Perhaps this tension that we find—living in a normal world full of dirt and pain and tedious movement while knowing that we were also made for more—maybe it is resolved when we pray for, and choose to have, eyes to see what the disciples saw … not just in those rare retreat moments when we catch a glimpse of glory, but eyes to see it always.
When we wake up daily with a full awareness of how powerful God is and how deeply He loves us, the ordinary becomes saturated with life. And it is wild.
It’s wild because not only do we breathe in and out under this perspective of God’s sovereignty, but we also remember that this incredible God invites us into the enormous story He is writing.
I often ask my 3 year old to help me cook. I don’t do it because I need his assistance. In fact, it would be easier and more efficient if I took care of it myself. But I invite him to help because I love him. It’s the same interaction between God and us. He calls us into His redemptive work not because He is lost without us, but because He loves us and is offering us a role in the story. That is the otherness we dream of. It’s oxygen on a fire that would otherwise burn out.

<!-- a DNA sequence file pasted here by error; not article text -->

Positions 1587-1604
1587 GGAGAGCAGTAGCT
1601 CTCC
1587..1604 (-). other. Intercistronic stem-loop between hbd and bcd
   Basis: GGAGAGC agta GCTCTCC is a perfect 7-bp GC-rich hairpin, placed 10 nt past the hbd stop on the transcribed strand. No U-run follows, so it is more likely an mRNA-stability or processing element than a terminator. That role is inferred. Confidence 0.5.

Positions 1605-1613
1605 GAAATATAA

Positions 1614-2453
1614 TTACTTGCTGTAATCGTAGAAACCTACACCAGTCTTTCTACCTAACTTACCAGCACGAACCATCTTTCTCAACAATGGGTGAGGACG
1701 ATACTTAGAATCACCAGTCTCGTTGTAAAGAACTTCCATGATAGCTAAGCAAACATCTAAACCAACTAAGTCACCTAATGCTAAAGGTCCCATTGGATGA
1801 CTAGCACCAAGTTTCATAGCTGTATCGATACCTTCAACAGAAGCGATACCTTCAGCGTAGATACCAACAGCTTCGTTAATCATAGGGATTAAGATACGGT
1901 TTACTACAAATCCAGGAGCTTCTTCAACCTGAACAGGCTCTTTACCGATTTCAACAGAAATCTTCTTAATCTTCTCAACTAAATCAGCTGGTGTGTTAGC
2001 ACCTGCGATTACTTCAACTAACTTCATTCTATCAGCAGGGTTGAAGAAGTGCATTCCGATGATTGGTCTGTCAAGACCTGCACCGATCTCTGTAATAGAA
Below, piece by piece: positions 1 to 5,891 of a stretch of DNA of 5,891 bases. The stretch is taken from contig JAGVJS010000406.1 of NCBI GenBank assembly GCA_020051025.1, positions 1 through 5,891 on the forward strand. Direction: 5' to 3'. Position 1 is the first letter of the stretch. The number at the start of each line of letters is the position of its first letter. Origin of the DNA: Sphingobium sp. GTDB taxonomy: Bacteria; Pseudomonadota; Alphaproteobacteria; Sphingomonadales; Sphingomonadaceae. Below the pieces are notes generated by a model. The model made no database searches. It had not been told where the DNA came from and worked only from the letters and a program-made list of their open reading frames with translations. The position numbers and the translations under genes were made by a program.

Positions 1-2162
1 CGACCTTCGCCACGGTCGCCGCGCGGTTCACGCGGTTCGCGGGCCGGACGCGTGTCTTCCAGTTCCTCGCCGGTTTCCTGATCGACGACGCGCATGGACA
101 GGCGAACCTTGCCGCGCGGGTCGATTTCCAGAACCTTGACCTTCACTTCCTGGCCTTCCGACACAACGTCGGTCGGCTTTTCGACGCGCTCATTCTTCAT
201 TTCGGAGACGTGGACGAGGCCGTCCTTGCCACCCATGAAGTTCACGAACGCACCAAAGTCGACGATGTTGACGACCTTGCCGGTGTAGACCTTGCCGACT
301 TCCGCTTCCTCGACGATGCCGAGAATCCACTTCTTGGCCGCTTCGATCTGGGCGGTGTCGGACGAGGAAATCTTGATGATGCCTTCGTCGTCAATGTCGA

Having eyes to see this wild reality comes down to where we set our gaze. We either focus on the grind, letting ourselves drown in that sink of dirty dishes or be crushed below the weight of monotonous tasks, or we choose to live above it. We choose to focus our eyes higher and “contemplate the Lord’s glory” (2 Corinthians 3:18).
How can we do that in the midst of exhaustion and disappointment? Here are a few places to start.
1. Remember What it Means to Become More in Christ’s Economy.
We may sometimes forget that to be more does not mean to be bigger. It doesn’t mean more followers, prestigious titles, higher salaries or less annoying work. To be more first means lowering ourselves to the ground in a humility that acknowledges the dust from which we came; and from this vantage point, with our face on the earth, the story explodes with possibility and mystery.